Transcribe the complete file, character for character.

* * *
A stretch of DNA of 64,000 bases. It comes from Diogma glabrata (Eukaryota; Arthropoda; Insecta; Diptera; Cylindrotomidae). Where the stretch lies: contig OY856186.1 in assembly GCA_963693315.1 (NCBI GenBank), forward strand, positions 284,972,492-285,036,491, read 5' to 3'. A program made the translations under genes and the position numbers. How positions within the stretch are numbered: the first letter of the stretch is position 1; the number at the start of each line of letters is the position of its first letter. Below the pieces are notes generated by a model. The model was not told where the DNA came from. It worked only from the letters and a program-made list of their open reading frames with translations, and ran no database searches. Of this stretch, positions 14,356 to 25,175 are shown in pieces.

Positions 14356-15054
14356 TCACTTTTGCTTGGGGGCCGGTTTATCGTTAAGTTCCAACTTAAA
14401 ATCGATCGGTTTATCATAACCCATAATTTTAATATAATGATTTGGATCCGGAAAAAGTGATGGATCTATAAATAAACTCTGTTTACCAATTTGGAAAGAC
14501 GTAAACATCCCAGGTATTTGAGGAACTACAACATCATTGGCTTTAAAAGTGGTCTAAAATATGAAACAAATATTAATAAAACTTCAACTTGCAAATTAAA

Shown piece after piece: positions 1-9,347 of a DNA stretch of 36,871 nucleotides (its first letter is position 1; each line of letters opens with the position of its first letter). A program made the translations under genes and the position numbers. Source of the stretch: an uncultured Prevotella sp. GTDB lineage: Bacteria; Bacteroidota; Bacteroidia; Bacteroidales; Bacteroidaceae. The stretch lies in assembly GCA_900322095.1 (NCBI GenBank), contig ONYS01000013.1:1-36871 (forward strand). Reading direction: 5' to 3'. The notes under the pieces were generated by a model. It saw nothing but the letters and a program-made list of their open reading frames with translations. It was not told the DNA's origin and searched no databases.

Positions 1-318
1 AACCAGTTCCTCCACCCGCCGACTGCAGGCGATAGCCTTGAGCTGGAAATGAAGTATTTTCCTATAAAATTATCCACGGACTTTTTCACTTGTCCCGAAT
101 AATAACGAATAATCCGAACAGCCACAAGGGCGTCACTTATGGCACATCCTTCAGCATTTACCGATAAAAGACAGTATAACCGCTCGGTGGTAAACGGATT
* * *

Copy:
A stretch of DNA of 64,000 bases. It comes from Diogma glabrata (Eukaryota; Arthropoda; Insecta; Diptera; Cylindrotomidae). Where the stretch lies: contig OY856186.1 in assembly GCA_963693315.1 (NCBI GenBank), forward strand, positions 284,972,492-285,036,491, read 5' to 3'. A program made the translations under genes and the position numbers. How positions within the stretch are numbered: the first letter of the stretch is position 1; the number at the start of each line of letters is the position of its first letter. Below the pieces are notes generated by a model. The model was not told where the DNA came from. It worked only from the letters and a program-made list of their open reading frames with translations, and ran no database searches. Of this stretch, positions 14,356 to 25,175 are shown in pieces.

Positions 14356-15054
14356 TCACTTTTGCTTGGGGGCCGGTTTATCGTTAAGTTCCAACTTAAA
14401 ATCGATCGGTTTATCATAACCCATAATTTTAATATAATGATTTGGATCCGGAAAAAGTGATGGATCTATAAATAAACTCTGTTTACCAATTTGGAAAGAC
14501 GTAAACATCCCAGGTATTTGAGGAACTACAACATCATTGGCTTTAAAAGTGGTCTAAAATATGAAACAAATATTAATAAAACTTCAACTTGCAAATTAAA

Shown piece after piece: positions 1-9,347 of a DNA stretch of 36,871 nucleotides (its first letter is position 1; each line of letters opens with the position of its first letter). A program made the translations under genes and the position numbers. Source of the stretch: an uncultured Prevotella sp. GTDB lineage: Bacteria; Bacteroidota; Bacteroidia; Bacteroidales; Bacteroidaceae. The stretch lies in assembly GCA_900322095.1 (NCBI GenBank), contig ONYS01000013.1:1-36871 (forward strand). Reading direction: 5' to 3'. The notes under the pieces were generated by a model. It saw nothing but the letters and a program-made list of their open reading frames with translations. It was not told the DNA's origin and searched no databases.

Positions 1-318
1 AACCAGTTCCTCCACCCGCCGACTGCAGGCGATAGCCTTGAGCTGGAAATGAAGTATTTTCCTATAAAATTATCCACGGACTTTTTCACTTGTCCCGAAT
101 AATAACGAATAATCCGAACAGCCACAAGGGCGTCACTTATGGCACATCCTTCAGCATTTACCGATAAAAGACAGTATAACCGCTCGGTGGTAAACGGATT